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The Chance of Opportunity

Freda Isaksen

My maternal grandparents came to England from Russia with their five children about the beginning of the twentieth century. 1 Of course they left their native country because of persecution and pogroms to find a better life. It was difficult for my grandfather to earn a living in a new and strange country with an unfamiliar language and customs, so they settled in the East End of London where there were many immigrants like themselves and they could befriend people who were living under similar circumstances and learn from one another how to exist in this new country.

There was certainly no money for education so the two eldest boys were sent out to look for work. Because they had no special skills and their knowledge of how to obtain work was limited they would stand at a street corner in an industrial area in the hope that a merchant would approach them and offer them manual labor. Indeed we see this very same method being used today in the Los Angeles streets by the present-day unskilled laborers.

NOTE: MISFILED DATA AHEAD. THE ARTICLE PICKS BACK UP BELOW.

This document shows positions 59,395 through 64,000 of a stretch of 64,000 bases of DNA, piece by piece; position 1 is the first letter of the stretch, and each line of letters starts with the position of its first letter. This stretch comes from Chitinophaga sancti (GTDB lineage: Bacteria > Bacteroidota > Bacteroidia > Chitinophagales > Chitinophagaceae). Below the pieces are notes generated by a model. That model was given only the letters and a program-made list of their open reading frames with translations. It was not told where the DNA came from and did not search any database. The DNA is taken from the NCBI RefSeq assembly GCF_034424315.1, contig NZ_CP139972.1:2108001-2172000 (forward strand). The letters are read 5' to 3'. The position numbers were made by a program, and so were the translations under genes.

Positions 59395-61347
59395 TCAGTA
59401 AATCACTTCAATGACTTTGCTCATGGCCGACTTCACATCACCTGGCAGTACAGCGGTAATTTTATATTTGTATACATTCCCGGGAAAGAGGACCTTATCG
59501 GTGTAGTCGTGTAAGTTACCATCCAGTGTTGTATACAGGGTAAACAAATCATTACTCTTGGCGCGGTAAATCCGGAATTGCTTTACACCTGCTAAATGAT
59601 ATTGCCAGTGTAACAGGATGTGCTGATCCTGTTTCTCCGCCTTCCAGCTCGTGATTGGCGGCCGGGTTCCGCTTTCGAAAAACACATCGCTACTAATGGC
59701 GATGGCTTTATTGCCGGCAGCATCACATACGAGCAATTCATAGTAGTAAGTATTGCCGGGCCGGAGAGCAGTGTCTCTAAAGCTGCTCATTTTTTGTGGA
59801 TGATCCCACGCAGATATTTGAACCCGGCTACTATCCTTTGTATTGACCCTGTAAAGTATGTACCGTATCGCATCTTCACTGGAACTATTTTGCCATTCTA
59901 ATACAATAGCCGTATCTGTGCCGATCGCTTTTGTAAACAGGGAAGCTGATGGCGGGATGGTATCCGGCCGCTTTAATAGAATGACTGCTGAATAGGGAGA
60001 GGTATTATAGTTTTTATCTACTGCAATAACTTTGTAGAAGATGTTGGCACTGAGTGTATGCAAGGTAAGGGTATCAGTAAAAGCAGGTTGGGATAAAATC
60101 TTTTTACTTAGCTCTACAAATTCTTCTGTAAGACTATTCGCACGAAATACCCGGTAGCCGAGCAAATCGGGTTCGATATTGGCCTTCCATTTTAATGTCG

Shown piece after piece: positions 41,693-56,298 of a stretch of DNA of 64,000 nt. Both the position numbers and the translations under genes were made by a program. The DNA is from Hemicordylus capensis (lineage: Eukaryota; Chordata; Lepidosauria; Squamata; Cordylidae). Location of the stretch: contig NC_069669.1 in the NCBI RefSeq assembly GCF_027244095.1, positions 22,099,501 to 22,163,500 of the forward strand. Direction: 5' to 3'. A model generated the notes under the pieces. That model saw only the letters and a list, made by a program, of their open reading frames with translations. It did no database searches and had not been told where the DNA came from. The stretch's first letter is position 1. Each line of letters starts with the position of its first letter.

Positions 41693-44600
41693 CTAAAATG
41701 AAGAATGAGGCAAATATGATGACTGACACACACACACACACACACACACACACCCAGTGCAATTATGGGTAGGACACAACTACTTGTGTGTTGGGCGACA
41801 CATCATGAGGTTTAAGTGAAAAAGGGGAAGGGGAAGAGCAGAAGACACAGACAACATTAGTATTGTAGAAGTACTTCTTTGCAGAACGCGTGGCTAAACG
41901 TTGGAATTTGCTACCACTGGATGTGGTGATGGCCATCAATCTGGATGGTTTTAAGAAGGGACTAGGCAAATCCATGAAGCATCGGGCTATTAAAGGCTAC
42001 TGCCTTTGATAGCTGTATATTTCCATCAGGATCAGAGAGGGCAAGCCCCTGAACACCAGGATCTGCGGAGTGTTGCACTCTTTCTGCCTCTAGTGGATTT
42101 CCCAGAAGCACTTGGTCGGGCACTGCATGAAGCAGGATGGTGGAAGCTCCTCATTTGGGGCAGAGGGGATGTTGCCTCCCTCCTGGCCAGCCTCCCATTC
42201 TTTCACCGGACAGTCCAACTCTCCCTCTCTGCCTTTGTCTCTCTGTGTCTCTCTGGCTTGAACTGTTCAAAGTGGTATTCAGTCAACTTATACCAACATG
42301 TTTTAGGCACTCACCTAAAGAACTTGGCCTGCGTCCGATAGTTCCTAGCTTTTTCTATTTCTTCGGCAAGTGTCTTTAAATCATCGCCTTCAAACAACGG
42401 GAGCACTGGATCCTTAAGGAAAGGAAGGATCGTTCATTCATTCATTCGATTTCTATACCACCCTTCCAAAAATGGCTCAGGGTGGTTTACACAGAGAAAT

An employer approached one of my uncles and told him that because he knew nothing about the trade, if he would work in his factory for six months with no pay he would thus learn a trade and promised that after the six months period he would then be eligible for a wage. My uncle accepted his offer. This was indeed slave labor but the greenhorn did not understand this so as the weeks passed the youth looked forward to the time in the future when he would be paid for his work and that time was getting ever closer.

At the end of the stipulated six months the merchant told my uncle that business had been very bad lately and he could not afford to pay him so he could no longer work at the factory. Of course the crafty merchant immediately went out and found another innocent immigrant to work for no pay.

The disappointed youth went home and told his parents he no longer had a job and they said, “You must have learned something in six months.” The boy told them, “Yes, I learned how to cut paper into specified sizes and fold and glue them to make paper bags.” The father gathered his family together and told them, “We will buy paper and glue and your brother will teach you to make paper bags and then I will go out and sell them.” So all seven members of the family worked diligently at the kitchen table cutting, gluing and folding.

This was the beginning of a successful business venture which advanced along with technology and prospered and supported four generations until the present day.


  1. The Trachtenberg Story, by Freda’s brother Jack, also mentions the origins of the family’s paper bag business. Freda’s Autobiography also gives some context to this story.

Copyright Freda Isaksen 1986–2006. Permission to reuse for non-commercial purposes is granted, provided that the text is unaltered and the original source is acknowledged. For more information, contact isaksen at

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